By Amy Patton
Almond Zigmund likes to startle people. Through her art, that is.
As part of the Parrish Art Museum’s “road show,” a collection of off-site artistic offerings around the East End this summer, Zigmund’s sculptural works will be on display at Sag Harbor’s Whaling & Historical Museum beginning Saturday.
Titled “Interruptions Repeated” – “I was originally going to call it ‘Intrusions Interrupted,’” joked Zigmund, “but that sounded a little bit aggressive” – the show will feature an installation of two of the East Hampton artist’s large scale geometric pieces in wood.
While Zigmund’s main goal is to both distract and detract viewers from ordinary surroundings and plunge them into the unexpected with her art, she wants, at the same time, for it to be a gentle experience.
“I really don’t want to intrude; just politely interrupt what people are seeing and experiencing.”
Zigmund’s two decidedly architectonic patterned pieces are planned to reflect a dramatic study in contrast from the museum’s ornate Greek Revival-style interior design in its main parlor where the sculptures will be exhibited.
And that’s exactly what the artist is aiming for.
“What I try to do with my sculpture is to disrupt the normal flow and movement of a space and alter the experience for those who pass through it,” she said. The search for such a space, Zigmund explained, began in March of this year when she and the Parrish’s road show curator, Andrea Grover, literally hit the highways and byways of the Hamptons, from Southampton to Montauk, searching for a suitable venue for Zigmund’s work. The hunt involved “peeking in windows” said Grover, “and getting out at each location to get a sense of its history and its neighboring buildings. Almond was really looking for a 19th century house, one that had that type of façade.”
In the Whaling & Historical Museum, a perfect — albeit temporary — home was finally found for her show’s two unique abstract designs.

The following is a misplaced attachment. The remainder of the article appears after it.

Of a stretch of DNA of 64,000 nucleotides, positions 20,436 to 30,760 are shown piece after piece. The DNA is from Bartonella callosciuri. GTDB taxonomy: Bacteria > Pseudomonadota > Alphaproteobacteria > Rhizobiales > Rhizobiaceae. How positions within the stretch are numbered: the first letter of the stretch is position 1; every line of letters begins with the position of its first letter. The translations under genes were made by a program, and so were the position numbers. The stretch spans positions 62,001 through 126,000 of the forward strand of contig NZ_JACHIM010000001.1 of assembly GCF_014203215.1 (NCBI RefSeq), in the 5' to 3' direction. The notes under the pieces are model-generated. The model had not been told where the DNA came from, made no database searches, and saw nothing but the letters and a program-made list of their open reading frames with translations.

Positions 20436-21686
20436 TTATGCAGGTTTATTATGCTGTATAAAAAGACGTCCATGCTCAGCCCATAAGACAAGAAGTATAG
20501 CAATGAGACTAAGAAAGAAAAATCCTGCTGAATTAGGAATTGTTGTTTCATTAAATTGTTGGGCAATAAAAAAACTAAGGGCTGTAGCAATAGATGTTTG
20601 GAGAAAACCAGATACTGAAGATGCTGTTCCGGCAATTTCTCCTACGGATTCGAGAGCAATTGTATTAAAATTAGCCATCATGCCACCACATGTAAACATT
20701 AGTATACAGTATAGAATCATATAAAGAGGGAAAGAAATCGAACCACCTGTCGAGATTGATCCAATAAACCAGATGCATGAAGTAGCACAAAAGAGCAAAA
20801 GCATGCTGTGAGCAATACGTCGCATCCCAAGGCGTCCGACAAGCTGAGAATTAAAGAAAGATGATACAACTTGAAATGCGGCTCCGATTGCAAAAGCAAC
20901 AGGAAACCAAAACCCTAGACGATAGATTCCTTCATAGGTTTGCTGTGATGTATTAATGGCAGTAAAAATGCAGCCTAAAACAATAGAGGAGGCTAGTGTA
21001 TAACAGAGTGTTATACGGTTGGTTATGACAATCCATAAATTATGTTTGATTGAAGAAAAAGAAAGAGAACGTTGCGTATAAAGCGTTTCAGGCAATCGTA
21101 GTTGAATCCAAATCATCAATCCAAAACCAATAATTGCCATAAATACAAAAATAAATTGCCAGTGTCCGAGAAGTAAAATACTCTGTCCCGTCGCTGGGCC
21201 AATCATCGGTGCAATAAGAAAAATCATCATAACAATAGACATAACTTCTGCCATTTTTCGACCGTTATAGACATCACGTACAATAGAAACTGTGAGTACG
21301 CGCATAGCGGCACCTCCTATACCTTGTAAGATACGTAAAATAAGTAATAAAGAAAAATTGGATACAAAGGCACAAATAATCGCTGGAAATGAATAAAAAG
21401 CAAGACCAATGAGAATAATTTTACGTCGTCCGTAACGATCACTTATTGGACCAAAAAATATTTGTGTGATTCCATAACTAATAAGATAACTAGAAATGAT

“It was one of the last places we looked at,” Zigmund said.
The Sag Harbor landmark, at 200 Main Street in the village, has a rich history. First built in 1845 as a private home and later, in the 20th century, it has served as a backdrop for numerous artistic projects. “We not only loved the space, we loved the ornateness of it all,” said Grover.
Zigmund, 43, originally hails from Park Slope in Brooklyn where her artistic career began in earnest during high school, she said. Still residing in the borough, she currently splits her time between Brooklyn and her home and studio in East Hampton. Formally educated at Manhattan’s Parson’s School of Design where she earned her bachelor of fine arts, Zigmund later studied at institutions in Paris, Massachusetts and Las Vegas, Nevada, eventually completing a master of fine arts program.
But sculpture, particularly in its abstract patterned form, has always been her thing.
“There definitely is something about objects and their position in space that have always been very appealing to me as an artist,” Zigmund noted. “A lot of it has to do with creating a whole experiential narrative that sort of draws from a wide language of applied art, architecture and design using different textiles. To me, pattern is a great global equalizer. You see patterns across all different cultures and a constant recycling of them.”
But, she laughed, “I’m really not out to teach anybody anything. I don’t want my art to be seen as didactic. I want it to be seen as an experience that people can connect with on a visceral level.”
The Parrish Art Museum’s unique road show exhibition program is now in its second successful year, explained Grover. As the curator of special projects at the Water Mill institution, she is also overseeing East Hampton’s “And Also, I Have No Idea,” a type of integrated performance piece created by the French artist Sydney Albertini. The exhibit includes a collection of soft sculptures and costumes at the studio of the late painter John Little on Three Mile Harbor Road. It’s an interactive experience: visitors will be allowed to try on the costumes and “sculptural heads” and then be photographed against the backdrop of the site.
Said Grover about the Parrish’s innovative efforts to infuse art into the community, “This road show was created specifically in mind to promote the work of local artists here on the East End. The program is firmly artist-driven. What we’re trying to do is reach out to audiences that wouldn’t normally be drawn to a traditional art gallery. I call it the ‘cross-pollinating” of culture and art. For example, someone walking into the Whaling Museum might be there to learn about its history; but then also be exposed to some very unique artistic displays.”
Agreed Zigmund, “The idea behind the road show is to bring art into the communities of the East End, getting some of it out of the galleries and studios and into somewhat non-traditional spaces. And, what this accomplishes is art by and for the people.”
Almond Zigmund’s “Interruptions Repeated” will open Saturday with an artist’s reception from 6:30-8:30 p.m. at the Sag Harbor Whaling & Historical Museum located at 200 Main Street. The event is free and open to all. The exhibit will be on display through September 10. For more Road Show information, contact the Parrish Art Museum at 631.283.2118 or visit parrishart.org.